"Why do you care?"

"Don't care that you're smoking," he clarified. "Do what you want. But I might care if big sis waltzes in here and sees you with that, thinking I gave it to you. I've become a little partial to my existence over the last year."

"Like Buffy would ever think you'd do that," Dawn retorted, blowing a puff of smoke in his direction. "Haven't you heard? You have a soul now. You can do no wrong."

Spike's eyes narrowed. "Got something you wanna say, Bit?" he asked evenly.

"Yeah: don't call me that," she snapped, pointing at the chessboard. "Your move."

Biting the tip of his tongue, he reached for one of his chess pieces and moved it at random.

"Oh, you have got to be kidding me," Dawn scoffed. "What, are you just forgoing strategy now?"

"What can I say?" he replied, sitting back with a tight smile. "I like living on the wild side."

"Wow, I Love the 80s much? You know, Spike, you have the worst technique I've ever seen. The only reason I can't seem to corner you is because your moves are so unpredictable."

"Whatever works, I always say. Still, it sounds to me like you're just making excuses."

Dawn shook her head in disbelief. "You know what your real problem is?"

"Do tell."

"You never think things through. You don't consider the consequences of your actions."

The corners of Spike's mouth pulled upwards in amusement. "Why do I get the feeling we're not talking about chess?"

"You know exactly what I'm talking about," she shot back, "and I'm not joking, so you can quit smirking. You know, I used to blame your disregard for consequences and hurting people on the whole not-having-a-soul thing. But that doesn't excuse all you've done after you got it back."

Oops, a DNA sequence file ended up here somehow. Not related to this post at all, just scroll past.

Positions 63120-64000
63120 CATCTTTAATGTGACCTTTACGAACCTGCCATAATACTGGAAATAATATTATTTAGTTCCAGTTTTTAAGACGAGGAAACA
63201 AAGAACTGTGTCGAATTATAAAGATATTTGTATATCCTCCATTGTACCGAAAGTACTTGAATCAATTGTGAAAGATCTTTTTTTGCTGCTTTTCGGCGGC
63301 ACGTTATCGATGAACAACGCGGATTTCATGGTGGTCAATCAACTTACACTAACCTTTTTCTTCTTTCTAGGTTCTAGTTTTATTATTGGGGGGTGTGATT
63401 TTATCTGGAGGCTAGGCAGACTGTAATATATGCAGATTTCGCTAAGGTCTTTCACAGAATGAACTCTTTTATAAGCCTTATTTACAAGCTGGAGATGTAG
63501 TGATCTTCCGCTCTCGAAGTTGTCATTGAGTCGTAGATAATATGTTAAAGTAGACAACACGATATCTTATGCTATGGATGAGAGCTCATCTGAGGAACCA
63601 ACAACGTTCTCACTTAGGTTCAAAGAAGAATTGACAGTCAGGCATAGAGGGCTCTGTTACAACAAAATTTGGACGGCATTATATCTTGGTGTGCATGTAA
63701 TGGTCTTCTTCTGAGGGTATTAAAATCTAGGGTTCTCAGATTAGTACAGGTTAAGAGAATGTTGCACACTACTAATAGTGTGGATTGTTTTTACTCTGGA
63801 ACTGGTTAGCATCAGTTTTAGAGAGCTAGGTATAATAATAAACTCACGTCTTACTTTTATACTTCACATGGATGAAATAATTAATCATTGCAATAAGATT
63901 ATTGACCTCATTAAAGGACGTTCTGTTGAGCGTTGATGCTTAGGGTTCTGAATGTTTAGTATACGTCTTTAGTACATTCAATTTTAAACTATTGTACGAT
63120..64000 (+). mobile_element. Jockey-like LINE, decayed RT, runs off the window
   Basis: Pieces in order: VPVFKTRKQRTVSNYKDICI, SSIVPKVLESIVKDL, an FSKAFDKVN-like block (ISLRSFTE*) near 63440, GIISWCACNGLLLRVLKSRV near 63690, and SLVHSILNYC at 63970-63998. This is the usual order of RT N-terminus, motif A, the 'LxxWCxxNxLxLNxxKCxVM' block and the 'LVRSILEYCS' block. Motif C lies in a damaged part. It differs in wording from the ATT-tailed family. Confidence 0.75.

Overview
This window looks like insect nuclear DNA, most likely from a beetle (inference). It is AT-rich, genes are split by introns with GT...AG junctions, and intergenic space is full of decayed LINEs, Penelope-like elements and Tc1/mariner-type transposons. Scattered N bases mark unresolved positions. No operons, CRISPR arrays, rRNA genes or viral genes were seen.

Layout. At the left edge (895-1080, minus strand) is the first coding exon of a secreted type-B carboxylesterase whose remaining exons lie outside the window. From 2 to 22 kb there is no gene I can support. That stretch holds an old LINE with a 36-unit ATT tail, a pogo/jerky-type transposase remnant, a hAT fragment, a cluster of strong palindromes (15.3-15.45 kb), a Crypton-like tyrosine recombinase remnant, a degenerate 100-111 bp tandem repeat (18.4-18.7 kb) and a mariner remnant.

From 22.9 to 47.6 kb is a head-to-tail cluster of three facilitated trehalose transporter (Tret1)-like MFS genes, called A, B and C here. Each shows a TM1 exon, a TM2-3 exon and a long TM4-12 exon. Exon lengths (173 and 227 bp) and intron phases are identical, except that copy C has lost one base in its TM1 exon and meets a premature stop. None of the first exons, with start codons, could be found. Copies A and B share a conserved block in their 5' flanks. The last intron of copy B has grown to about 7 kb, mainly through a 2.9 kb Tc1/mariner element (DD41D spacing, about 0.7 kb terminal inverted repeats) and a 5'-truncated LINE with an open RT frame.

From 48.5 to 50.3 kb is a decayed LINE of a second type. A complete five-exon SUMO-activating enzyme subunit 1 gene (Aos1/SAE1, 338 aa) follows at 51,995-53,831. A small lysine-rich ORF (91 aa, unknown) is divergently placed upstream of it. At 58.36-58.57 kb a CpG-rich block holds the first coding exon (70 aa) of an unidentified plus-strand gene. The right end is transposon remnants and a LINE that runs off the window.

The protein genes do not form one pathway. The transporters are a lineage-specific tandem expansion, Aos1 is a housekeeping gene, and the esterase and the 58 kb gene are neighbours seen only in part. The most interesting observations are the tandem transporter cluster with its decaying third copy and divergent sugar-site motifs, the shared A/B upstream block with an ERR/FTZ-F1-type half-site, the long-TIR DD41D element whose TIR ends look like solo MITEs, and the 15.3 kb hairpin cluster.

His smile slowly began to fade. "Everyone makes mistakes."

"Yeah, but everyone else generally feels sorry about what they've done wrong. You either don't care, can't own up to your mistakes, or you have the lamest soul on the planet. Possibly all of the above."

Spike crushed the end of his cigarette and tossed the hardly touched butt onto the table. "Know what your problem is, Nibblet?"

"Don't call me that."

"You think too much. Too deeply. Things are always black or white with you," he said, gesturing at the chessboard. "You miss things changing and taking shape all around you because you get so caught up in the details – in pointing out past mistakes. Might do you some good to get your nose out of high altitude and take a step backwards. Get some perspective."

"I have plenty of perspective," she retorted, "and there's nothing wrong with seeing things as black or white. At least I can say I know the difference between right and wrong."

"You can't always judge things that way – right and wrong aren't always so estranged from each other. Try seeing the shades of grey in the world once in a while."

"There's another word for that, Spike. Ambiguity. Not exactly something to work towards."

"You know, I rather like ambiguity. Particularly in regards to my morals."

Dawn shook her head incredulously. "There's also a word for that. It's called being immoral. Better yet – evil."

"That what you think I am?" he asked calmly.

"I don't know you anymore," she replied, crossing her arms over her chest. "What am I supposed to think?"

Eyes drifting shut, Spike let a frustrated sigh ease out of his chest. "Look, Dawn, it's getting late. Maybe we should just call it a night."

"No way! We're finishing this game."

"Why bother? Already got me sussed out, it seems. Don't see the point of continuing." He chuckled dryly. "Is beating me that important to you? To put me in my place and all?"